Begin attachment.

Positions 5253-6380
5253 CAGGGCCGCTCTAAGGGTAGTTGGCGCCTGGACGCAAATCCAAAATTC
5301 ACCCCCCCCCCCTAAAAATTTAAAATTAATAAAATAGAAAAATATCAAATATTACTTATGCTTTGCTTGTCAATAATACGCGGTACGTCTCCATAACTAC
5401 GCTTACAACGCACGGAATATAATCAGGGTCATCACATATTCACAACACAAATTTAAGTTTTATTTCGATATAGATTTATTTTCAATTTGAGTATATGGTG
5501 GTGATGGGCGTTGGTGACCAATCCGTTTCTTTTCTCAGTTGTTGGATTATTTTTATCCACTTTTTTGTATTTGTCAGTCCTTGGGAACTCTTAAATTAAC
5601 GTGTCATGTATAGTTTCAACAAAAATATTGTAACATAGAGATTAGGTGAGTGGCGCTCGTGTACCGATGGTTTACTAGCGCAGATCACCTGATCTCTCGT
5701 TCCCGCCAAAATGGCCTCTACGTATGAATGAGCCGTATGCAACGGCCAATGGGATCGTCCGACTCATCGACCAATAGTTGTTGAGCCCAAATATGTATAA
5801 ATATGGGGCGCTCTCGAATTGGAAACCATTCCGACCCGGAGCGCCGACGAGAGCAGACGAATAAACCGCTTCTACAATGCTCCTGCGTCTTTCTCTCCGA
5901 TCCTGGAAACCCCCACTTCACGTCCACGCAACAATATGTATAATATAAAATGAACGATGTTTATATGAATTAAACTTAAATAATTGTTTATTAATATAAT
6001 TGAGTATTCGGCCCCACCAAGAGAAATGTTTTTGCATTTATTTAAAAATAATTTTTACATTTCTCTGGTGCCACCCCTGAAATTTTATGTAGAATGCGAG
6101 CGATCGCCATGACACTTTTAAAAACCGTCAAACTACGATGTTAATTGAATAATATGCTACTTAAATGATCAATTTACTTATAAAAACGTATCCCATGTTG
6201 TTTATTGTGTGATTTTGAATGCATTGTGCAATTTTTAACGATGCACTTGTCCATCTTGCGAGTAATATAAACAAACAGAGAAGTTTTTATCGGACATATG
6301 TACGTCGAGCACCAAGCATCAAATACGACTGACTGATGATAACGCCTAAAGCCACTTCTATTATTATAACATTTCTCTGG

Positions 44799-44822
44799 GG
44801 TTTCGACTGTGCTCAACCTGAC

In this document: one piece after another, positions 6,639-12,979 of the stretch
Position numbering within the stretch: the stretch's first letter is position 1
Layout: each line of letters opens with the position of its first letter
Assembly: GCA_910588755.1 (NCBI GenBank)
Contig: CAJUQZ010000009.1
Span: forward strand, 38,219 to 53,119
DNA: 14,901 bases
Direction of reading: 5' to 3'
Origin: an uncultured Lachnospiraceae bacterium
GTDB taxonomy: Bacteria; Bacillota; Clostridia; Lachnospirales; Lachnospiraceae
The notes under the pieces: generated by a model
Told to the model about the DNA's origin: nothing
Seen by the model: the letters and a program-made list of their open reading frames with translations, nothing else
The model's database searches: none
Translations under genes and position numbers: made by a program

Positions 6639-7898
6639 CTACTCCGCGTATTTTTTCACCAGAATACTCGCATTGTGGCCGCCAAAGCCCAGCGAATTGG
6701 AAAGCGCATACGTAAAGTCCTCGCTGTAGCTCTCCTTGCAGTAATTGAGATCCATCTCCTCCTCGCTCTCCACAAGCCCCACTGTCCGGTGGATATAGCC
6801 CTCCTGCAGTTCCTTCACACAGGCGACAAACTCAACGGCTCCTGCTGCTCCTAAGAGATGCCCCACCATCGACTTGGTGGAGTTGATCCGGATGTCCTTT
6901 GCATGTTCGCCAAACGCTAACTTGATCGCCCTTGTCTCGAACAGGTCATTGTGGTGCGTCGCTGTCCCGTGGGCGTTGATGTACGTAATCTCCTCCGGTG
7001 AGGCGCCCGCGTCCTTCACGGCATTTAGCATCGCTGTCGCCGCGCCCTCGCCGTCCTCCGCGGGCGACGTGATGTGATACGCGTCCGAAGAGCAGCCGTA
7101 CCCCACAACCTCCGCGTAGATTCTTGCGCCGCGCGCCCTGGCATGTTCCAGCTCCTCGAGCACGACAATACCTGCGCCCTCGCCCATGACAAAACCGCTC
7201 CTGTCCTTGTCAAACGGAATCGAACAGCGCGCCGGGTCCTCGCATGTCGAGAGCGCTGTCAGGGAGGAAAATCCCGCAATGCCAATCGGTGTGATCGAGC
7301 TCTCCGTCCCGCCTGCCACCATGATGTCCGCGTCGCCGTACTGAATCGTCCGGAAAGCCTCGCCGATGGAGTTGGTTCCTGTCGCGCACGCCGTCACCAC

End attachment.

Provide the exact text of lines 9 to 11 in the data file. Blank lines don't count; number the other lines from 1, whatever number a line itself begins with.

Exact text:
5901 TCCTGGAAACCCCCACTTCACGTCCACGCAACAATATGTATAATATAAAATGAACGATGTTTATATGAATTAAACTTAAATAATTGTTTATTAATATAAT
6001 TGAGTATTCGGCCCCACCAAGAGAAATGTTTTTGCATTTATTTAAAAATAATTTTTACATTTCTCTGGTGCCACCCCTGAAATTTTATGTAGAATGCGAG
6101 CGATCGCCATGACACTTTTAAAAACCGTCAAACTACGATGTTAATTGAATAATATGCTACTTAAATGATCAATTTACTTATAAAAACGTATCCCATGTTG